Telephone firms that allow customers to be deluged with texts and calls from scammers should be prosecuted, a House of Lords committee has said.
The UK has become a “lucrative market” for international criminals with no fear of justice, a damning report published today found.
It took aim at “chronically underfunded” law enforcement that had failed to investigate and prosecute scammers, and the tech giants that had escaped scrutiny for their part in the fraud epidemic “for too long”.
Baroness Nicky Morgan, chairman of the Fraud Act 2006 and Digital Fraud committee, said the Government could not “keep on sticking its head in the sand” in the hope that the problem would go away.
She added: “If people were being routinely mugged in broad daylight, every organisation involved in allowing it to happen would have no choice but to deal with it swiftly, and the perpetrators would be brought to justice.”
Someone aged 16 or above was more likely to become a victim of fraud than any other type of crime, including burglary or violence, according to official statistics published in October.
More than three quarters of scams take place on social media, auction sites or dating apps, according to data collected by Barclays bank. Baroness Morgan warned fraudsters “walked away without fear of repercussions” because most fraud occured online.
The committee has publicly called for a new corporate criminal offence which would prosecute and heavily fine companies which failed to prevent fraud on their watch.
The report insisted it was time for “less carrot and more stick” to ensure telecoms giants and internet providers took responsibility for victims targeted by criminals on their platforms.
Baroness Morgan added: “Telecom companies in particular have avoided responsibility for far too long when it comes to scam texts and calls. A corporate criminal offence should have been introduced a long time ago.”
The prevalence of malicious text messages exploded during the pandemic, with scammers posing as the NHS, HM Revenue and Customs and delivery companies to steal millions from households amid the uncertainty of lockdown.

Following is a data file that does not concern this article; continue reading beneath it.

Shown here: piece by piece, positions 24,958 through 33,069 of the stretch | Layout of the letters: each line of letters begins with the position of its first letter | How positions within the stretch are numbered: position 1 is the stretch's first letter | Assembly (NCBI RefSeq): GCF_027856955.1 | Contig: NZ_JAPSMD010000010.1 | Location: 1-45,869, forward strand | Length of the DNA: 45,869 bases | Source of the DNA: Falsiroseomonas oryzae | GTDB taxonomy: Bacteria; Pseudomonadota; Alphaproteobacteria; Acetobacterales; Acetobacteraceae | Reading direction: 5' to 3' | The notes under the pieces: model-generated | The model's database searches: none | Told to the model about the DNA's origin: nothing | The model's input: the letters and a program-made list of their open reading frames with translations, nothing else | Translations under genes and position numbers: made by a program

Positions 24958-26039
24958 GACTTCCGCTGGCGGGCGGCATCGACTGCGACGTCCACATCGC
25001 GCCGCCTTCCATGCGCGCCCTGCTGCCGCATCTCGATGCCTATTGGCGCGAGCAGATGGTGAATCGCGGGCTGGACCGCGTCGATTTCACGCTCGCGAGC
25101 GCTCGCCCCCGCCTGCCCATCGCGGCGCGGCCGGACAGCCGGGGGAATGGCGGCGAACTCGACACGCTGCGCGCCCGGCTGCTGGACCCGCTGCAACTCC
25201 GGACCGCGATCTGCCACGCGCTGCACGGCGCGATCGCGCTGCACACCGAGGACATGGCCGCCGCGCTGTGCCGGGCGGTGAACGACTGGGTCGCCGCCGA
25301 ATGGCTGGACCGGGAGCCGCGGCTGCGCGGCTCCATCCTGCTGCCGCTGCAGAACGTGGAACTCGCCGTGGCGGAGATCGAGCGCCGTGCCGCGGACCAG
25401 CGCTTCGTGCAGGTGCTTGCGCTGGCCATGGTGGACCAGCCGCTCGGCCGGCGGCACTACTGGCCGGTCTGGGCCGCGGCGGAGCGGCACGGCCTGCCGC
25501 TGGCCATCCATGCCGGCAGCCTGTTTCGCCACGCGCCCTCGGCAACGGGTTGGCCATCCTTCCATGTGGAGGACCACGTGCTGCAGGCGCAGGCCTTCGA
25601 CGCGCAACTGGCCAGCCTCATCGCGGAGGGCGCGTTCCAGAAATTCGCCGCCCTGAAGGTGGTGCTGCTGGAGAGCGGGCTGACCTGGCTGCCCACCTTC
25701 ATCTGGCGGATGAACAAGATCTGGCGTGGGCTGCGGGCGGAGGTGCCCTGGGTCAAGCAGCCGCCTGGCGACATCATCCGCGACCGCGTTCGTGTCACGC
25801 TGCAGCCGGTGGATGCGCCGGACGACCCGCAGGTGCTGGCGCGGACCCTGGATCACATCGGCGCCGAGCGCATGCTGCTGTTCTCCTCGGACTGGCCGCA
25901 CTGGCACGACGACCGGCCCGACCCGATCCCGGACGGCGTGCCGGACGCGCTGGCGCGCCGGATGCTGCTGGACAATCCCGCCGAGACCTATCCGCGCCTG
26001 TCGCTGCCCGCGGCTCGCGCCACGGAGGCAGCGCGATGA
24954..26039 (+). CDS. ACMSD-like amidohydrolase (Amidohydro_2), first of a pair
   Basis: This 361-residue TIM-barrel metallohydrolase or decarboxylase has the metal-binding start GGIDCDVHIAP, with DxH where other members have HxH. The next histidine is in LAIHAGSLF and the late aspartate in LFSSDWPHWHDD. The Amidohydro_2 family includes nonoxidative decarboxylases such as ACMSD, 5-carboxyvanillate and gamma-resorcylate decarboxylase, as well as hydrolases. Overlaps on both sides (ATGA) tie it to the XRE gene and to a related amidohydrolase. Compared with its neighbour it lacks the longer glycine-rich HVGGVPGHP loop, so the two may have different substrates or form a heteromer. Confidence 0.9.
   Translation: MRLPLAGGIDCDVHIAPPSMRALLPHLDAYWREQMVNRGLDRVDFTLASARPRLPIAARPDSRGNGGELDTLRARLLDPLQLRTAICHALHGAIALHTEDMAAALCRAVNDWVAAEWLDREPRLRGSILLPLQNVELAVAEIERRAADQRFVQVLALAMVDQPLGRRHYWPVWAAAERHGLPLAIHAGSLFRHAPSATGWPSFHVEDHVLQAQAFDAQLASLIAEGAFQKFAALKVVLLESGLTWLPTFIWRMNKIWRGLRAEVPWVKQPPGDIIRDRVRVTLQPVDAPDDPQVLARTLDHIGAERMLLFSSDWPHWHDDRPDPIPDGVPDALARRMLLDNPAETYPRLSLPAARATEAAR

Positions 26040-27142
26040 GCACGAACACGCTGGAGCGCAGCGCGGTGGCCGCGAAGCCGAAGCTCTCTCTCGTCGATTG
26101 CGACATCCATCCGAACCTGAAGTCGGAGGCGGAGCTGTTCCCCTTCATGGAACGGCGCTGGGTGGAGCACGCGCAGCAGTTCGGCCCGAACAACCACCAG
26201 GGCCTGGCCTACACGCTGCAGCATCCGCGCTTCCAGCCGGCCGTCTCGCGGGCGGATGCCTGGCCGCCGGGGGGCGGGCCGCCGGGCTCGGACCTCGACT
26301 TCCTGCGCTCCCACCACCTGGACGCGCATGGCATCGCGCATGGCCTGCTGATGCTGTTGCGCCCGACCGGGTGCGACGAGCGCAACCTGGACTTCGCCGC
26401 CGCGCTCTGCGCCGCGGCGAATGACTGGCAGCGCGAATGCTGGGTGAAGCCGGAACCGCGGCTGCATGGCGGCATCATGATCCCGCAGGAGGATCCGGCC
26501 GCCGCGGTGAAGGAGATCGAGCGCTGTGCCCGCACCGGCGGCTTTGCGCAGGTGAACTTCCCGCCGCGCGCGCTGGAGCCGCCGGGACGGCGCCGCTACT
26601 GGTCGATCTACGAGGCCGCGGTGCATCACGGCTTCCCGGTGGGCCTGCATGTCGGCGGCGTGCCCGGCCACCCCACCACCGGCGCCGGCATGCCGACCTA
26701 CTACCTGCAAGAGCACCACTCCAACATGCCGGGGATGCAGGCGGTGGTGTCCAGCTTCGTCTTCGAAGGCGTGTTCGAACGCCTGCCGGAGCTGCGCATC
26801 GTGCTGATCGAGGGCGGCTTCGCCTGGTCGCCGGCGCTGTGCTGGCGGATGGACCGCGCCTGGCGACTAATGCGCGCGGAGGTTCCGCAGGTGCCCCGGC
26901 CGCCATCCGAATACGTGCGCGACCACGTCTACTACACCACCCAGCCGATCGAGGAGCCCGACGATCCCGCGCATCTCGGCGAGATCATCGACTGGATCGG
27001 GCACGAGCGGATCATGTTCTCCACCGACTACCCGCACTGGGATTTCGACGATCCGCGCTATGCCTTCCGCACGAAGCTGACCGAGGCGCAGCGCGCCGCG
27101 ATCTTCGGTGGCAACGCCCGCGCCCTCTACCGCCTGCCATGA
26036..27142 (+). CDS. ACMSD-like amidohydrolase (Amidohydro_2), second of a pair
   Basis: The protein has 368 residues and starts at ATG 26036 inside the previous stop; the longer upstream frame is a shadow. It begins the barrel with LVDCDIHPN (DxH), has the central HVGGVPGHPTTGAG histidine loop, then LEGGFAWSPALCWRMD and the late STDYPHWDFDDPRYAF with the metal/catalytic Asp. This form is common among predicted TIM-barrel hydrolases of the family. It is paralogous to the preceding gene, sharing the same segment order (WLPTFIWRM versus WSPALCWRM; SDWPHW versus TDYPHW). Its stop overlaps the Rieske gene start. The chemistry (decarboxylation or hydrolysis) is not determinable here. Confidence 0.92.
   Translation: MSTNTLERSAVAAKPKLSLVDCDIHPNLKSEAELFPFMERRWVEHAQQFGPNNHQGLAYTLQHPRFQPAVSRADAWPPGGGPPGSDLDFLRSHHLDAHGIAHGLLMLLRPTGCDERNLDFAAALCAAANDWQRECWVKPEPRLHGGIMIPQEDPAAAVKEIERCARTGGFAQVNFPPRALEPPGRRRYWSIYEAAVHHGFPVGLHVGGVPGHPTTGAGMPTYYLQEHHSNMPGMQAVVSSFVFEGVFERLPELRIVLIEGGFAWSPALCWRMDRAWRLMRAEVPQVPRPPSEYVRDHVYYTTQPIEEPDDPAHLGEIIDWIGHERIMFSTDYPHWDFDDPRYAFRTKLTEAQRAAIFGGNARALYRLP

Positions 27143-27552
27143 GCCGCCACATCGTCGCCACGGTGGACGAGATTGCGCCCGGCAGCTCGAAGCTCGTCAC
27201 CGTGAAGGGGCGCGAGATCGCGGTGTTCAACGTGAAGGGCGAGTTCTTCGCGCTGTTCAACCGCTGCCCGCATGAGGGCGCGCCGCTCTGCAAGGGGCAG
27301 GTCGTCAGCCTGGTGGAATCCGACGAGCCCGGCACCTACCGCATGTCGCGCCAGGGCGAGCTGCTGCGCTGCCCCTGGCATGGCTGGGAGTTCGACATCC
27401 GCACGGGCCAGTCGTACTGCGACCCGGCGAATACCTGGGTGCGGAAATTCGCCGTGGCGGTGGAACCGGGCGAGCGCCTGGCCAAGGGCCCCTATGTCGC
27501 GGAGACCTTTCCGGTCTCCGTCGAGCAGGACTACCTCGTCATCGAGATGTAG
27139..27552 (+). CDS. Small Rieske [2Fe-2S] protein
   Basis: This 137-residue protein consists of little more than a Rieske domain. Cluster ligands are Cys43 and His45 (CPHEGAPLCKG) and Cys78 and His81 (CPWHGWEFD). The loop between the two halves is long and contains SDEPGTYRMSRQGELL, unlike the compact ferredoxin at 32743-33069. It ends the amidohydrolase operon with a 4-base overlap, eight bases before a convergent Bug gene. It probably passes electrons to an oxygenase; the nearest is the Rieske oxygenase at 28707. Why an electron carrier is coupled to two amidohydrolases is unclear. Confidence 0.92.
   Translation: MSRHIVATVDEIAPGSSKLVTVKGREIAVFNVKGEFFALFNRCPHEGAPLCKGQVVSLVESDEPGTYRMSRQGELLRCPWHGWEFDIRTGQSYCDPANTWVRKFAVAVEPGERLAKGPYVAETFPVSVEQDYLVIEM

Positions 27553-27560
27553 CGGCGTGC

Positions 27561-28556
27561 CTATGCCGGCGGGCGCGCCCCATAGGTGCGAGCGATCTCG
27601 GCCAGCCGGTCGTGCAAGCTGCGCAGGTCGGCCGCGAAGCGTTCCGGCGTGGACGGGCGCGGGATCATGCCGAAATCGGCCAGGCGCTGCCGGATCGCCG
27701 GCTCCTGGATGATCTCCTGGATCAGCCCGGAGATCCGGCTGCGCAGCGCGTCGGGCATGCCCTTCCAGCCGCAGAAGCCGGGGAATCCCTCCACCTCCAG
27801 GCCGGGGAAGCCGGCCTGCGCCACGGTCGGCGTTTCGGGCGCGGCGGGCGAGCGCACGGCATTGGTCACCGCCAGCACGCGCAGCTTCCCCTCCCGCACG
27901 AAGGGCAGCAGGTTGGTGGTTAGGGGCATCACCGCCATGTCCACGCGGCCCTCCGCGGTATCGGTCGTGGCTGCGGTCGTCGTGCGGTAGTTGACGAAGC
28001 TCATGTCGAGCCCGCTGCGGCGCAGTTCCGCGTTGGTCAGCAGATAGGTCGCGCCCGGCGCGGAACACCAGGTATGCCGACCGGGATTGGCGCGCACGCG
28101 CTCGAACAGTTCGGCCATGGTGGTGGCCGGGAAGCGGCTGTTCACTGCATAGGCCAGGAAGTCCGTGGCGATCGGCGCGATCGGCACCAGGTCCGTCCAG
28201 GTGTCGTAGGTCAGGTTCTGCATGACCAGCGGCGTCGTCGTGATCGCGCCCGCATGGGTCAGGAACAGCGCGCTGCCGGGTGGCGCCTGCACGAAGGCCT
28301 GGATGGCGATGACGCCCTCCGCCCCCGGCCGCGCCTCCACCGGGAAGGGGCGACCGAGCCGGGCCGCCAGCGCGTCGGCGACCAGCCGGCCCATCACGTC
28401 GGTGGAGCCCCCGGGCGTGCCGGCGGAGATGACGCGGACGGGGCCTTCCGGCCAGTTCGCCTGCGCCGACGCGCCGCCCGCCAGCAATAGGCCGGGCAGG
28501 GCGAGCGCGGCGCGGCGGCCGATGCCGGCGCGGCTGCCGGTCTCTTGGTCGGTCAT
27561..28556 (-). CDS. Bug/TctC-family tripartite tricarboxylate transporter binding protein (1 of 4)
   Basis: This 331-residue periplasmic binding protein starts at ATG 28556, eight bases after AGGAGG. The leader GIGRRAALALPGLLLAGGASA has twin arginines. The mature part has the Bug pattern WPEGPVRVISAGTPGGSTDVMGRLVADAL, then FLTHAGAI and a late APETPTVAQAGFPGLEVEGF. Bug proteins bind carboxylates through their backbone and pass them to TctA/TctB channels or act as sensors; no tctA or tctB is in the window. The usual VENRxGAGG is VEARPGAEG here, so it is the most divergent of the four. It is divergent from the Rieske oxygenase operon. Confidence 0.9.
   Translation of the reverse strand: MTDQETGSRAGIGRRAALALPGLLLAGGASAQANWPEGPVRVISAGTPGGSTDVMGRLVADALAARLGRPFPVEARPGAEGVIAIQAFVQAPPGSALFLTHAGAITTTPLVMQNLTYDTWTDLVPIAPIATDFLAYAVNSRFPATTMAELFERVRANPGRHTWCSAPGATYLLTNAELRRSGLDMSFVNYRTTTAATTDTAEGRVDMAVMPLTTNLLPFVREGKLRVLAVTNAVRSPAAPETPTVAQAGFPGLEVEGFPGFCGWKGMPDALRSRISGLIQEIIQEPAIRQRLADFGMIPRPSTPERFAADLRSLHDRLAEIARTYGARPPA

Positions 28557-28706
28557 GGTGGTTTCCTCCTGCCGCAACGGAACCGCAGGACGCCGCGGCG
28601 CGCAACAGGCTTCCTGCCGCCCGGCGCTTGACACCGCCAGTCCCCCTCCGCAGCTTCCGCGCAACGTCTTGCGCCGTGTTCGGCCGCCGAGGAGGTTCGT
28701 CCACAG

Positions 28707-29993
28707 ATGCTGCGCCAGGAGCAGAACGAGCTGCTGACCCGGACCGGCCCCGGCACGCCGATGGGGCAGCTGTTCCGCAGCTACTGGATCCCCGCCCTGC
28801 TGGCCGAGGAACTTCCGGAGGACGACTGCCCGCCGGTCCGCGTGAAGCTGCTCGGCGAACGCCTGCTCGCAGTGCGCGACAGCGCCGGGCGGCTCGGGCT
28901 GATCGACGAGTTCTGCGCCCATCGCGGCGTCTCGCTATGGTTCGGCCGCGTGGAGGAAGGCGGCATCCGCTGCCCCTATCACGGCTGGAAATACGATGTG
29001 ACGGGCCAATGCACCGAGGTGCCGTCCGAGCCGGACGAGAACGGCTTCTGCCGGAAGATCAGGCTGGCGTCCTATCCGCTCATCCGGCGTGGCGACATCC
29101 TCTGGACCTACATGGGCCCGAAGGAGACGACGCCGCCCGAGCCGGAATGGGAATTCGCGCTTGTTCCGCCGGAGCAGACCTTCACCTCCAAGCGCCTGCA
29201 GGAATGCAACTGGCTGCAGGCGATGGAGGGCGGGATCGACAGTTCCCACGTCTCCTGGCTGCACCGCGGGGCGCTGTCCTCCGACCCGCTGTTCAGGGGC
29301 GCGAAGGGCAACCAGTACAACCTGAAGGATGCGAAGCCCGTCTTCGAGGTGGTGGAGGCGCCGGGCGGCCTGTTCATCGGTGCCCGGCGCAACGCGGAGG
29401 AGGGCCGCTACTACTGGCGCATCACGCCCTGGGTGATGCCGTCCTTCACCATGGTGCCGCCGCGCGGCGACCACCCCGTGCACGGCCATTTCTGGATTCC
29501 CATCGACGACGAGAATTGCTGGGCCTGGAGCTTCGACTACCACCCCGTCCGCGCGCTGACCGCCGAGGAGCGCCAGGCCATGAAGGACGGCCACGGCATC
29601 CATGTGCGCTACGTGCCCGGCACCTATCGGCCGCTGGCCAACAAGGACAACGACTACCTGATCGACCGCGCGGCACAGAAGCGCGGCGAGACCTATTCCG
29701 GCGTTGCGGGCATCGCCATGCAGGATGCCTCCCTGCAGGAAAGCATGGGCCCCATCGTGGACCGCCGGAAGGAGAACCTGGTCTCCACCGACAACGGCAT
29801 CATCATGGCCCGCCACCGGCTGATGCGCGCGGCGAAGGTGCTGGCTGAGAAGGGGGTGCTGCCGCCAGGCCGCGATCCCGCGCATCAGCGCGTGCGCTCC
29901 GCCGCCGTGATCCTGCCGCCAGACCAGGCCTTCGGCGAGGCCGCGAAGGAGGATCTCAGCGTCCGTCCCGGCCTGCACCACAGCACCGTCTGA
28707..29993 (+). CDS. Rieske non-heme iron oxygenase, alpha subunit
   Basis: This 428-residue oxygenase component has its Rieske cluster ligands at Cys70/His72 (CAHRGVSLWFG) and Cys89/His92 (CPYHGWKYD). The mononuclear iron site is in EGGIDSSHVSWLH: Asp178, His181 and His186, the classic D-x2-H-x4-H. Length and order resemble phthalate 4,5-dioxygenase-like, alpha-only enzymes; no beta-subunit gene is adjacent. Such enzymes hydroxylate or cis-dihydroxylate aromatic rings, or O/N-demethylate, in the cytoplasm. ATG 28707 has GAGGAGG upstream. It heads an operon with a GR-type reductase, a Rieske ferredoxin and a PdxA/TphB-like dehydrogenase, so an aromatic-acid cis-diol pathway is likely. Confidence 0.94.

Criminals have since changed tack as the cost of living crisis unfolds and target victims with bogus offers of energy rebates and the prolific “Mum and Dad” scam, in which fraudsters convince parents they are a family member in need of urgent funds to pay debts.
Compensation for victims is currently predominantly funded by banks, with many highstreet names signed up to a voluntary code to reimburse those who lose their life savings and the money cannot be recovered.
But refund rates are low and less than half of the £583m lost to scammers via so-called authorised push payment fraud – where a victim is tricked into sending money directly to criminals – last year was refunded to customers, according to figures from UK Finance.
Banks have argued that telecom giants and social media platforms should be paying their fair share into a compensation war chest for victims.
The House of Lords committee also criticised the high-speed nature of banking in the UK, which it warned meant banks did not have sufficient time to spot suspicious transactions. It called for a delay “lasting no more than several hours” on high-risk payments to allow banks more time to analyse fraudulent payments.
The Home Office did not respond to a request for comment.
A Government spokesman said: “We remain absolutely committed to preventing callous predators from stealing cash from hard-working families.
“We will shortly publish our fraud strategy which details how we will stop fraud attempts at source, empower potential victims to recognise and avoid fraud, and prosecute more perpetrators.”